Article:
It is advisable to check with your doctor before beginning an exercise program, and ideally have a physical therapist or an exerercise trainer design a program to meet your specific needs. Injuries to such fragile joints as the shoulder can easily occur from improper techniques.
Read more about starting an exercise program from Bay Area Medical Information
October 27th, 2008 by Nina Thompson, ARNP
Halloween can be a great time for both kids and adults, but it can quickly turn into the worst night of your life, for a number of reasons.
Halloween is a particularly deadly night due to drunk drivers. Over half of all the highway fatalities across the nation on Halloween night involve a driver or a motorcycle rider with a blood alcohol level of .08 or higher, according to the National Highway Traffic Safety Administration. It’s critical that you never drink and drive — and always remember to designate a sober driver.
Parents beware of the dangers on the streets and the many other hazards your child can easily encounter. Read the following extremely important safety tips you need to keep in mind, even before your child picks out a costume.
Photo courtesy of the National Highway Traffic Safety Administration (NHTSA)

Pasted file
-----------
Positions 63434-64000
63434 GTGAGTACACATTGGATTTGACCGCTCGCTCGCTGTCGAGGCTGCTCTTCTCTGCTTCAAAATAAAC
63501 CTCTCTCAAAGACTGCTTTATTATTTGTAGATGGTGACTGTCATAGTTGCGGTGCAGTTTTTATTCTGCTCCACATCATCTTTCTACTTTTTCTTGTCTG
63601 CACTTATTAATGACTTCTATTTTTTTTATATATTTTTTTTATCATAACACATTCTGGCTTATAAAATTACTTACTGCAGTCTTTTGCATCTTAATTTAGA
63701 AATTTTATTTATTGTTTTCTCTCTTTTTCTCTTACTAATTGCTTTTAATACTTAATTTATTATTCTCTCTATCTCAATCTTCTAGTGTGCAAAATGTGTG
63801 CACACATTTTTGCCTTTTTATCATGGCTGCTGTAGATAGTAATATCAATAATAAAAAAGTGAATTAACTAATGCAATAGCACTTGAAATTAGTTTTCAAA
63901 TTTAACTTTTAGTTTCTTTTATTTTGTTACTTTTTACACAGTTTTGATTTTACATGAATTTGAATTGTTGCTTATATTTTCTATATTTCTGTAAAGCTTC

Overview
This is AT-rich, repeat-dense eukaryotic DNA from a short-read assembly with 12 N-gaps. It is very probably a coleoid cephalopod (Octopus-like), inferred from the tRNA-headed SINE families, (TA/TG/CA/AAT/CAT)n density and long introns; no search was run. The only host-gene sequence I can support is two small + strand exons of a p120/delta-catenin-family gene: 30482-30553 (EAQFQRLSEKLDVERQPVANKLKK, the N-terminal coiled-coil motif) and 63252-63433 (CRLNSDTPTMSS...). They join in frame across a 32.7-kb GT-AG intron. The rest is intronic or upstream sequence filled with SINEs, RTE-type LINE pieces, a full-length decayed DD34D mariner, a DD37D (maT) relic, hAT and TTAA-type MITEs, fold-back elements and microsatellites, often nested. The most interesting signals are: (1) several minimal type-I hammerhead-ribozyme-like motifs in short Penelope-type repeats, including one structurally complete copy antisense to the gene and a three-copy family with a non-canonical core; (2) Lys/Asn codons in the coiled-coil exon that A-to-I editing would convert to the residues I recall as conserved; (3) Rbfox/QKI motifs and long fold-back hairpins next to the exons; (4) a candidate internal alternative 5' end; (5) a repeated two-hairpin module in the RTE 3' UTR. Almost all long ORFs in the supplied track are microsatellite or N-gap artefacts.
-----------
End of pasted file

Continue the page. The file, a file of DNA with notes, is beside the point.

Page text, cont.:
October 24th, 2008 by Nina Thompson, ARNP
New medical guidelines released, with regard to treating people with type 2 diabetes, which excludes the use of the drug Avandia. A related drug, Actos, remains on the list of recommended treatments.
Amid concerns over a possible link with an increased risk of heart attack, the FDA has issued black box warnings for Avandia regarding the potential for myocardial infarction. Both rosiglitazone (Avandia) and pioglitazone (Actos) carry black box warnings for congestive heart failure.
Sales of Avandia this past year have plummeted yet the drug remains on the market. The FDA has asked for extensive long-term trials to determine Avandia’s cardiovascular safety.
Further troubling news about both Avandia and its’ cousin, Actos, includes a link with an increased risk of osteoporosis. While there has been a growing body of evidence that both Actos and Avandia promote bone loss, a concerning study by Swiss researchers, published in April 2008, found that both drugs may actually double or even triple the risk of broken bones after a year or two of use. The researchers did not find any increased risk for bone loss related to any of the other diabetes drugs.
via MedPage Today, October 22, 2008